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Traditional Chinese Medicine (TCM) is the medicine that can be used for preventing and treating diseases, the application of which follows traditional Chinese principles and philosophies.1 It is an approach to health that treats the human body as an organic whole. It holds that although viscera and tissues in the body have individual functions and responsibilities, they also coordinate to maintain normal life activities. Furthermore, TCM considers the human body and its external natural surroundings, which are dependent upon one other as an organic whole. As a result, even body surface problems such as acne, pigmentation, abnormal complexion and dry, coarse skin are viewed as the outcome of disharmony among viscera, tissues and organs, or between the human body and the natural world.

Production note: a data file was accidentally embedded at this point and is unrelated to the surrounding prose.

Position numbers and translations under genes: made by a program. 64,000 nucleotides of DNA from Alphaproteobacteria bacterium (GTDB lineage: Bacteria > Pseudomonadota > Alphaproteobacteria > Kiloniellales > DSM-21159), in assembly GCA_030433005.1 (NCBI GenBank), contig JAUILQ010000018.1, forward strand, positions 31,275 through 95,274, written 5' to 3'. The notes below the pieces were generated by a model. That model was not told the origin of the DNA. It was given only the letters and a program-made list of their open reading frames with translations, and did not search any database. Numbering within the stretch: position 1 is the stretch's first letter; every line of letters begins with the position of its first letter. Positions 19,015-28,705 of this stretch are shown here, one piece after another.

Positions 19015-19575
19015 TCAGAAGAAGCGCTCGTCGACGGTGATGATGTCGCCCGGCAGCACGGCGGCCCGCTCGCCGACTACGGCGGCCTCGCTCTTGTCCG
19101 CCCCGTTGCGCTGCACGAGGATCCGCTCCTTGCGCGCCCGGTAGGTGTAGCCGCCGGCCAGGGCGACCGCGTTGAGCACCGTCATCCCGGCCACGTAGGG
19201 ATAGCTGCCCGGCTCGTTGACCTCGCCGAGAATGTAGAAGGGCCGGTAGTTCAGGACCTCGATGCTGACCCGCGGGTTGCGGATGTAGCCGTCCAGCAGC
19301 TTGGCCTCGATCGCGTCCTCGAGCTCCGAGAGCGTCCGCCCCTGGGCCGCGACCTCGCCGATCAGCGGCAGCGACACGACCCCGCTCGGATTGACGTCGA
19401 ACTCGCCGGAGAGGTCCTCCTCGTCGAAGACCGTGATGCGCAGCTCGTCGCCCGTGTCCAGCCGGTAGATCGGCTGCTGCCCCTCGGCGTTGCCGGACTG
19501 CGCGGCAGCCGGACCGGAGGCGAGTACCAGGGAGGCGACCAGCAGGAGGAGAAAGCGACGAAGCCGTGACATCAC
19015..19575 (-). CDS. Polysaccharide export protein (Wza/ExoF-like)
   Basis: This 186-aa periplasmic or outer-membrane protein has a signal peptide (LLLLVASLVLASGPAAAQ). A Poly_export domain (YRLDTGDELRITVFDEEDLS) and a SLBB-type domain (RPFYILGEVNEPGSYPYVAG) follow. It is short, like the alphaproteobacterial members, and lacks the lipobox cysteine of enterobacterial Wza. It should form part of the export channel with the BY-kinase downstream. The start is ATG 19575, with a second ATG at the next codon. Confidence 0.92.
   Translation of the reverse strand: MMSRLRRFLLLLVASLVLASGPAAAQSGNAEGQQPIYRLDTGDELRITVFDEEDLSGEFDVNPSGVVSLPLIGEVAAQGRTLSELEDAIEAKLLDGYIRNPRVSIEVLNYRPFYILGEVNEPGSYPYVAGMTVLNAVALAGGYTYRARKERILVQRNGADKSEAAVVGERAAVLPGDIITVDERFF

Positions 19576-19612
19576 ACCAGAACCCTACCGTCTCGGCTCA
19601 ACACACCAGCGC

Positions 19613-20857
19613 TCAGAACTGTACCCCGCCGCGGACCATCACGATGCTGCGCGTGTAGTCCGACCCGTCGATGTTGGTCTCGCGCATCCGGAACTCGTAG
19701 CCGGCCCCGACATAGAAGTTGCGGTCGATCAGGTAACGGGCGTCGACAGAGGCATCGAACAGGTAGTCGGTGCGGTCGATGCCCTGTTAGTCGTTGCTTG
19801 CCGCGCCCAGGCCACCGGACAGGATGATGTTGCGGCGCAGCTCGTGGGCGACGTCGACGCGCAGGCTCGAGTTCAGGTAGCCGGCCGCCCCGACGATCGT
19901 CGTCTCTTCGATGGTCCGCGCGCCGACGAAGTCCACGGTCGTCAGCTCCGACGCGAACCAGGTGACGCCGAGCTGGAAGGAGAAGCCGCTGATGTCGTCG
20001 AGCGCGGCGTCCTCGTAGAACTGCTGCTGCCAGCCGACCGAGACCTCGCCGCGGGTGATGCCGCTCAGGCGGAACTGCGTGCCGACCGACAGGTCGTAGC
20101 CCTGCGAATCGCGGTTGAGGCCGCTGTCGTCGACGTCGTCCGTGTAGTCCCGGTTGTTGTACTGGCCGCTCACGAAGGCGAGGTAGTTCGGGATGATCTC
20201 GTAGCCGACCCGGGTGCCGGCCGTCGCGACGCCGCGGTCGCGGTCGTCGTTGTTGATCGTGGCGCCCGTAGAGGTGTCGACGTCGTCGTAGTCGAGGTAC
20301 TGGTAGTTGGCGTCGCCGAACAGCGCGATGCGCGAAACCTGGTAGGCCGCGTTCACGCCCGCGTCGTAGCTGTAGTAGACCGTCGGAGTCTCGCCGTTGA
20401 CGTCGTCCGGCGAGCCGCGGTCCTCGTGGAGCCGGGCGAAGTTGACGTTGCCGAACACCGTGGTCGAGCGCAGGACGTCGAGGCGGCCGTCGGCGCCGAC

In China, TCM has been used for thousands of years in cosmetics as an important tradition that follows this theory of skin care. Research and development of using natural herbal ingredients or TCMs in skin care has grown; Table 1 compares the number of cosmetic products incorporating such ingredients in 2007 and 2008, according to the Mintel Global New Products Database.2 However, the use of these of ingredients has been controversial. Strictly speaking, TCM cosmetics are not only based on the use of natural animal, botanical and mineral materials, which are traditional TCM ingredients, as functional components, but also the formula’s prescription and formulation theories.3 In other words, TCM cosmetics are not simply made by adding TCM ingredients into formulae; most importantly, cosmetic formulas are formulated and dispatched according to TCM theories and principles—and all TCM cosmetics on the current market should adhere to this formulation concept in order to be differentiated from other products.
This is only an excerpt of the full article that appeared in Cosmetics & Toiletries, but you can purchase the full-text version.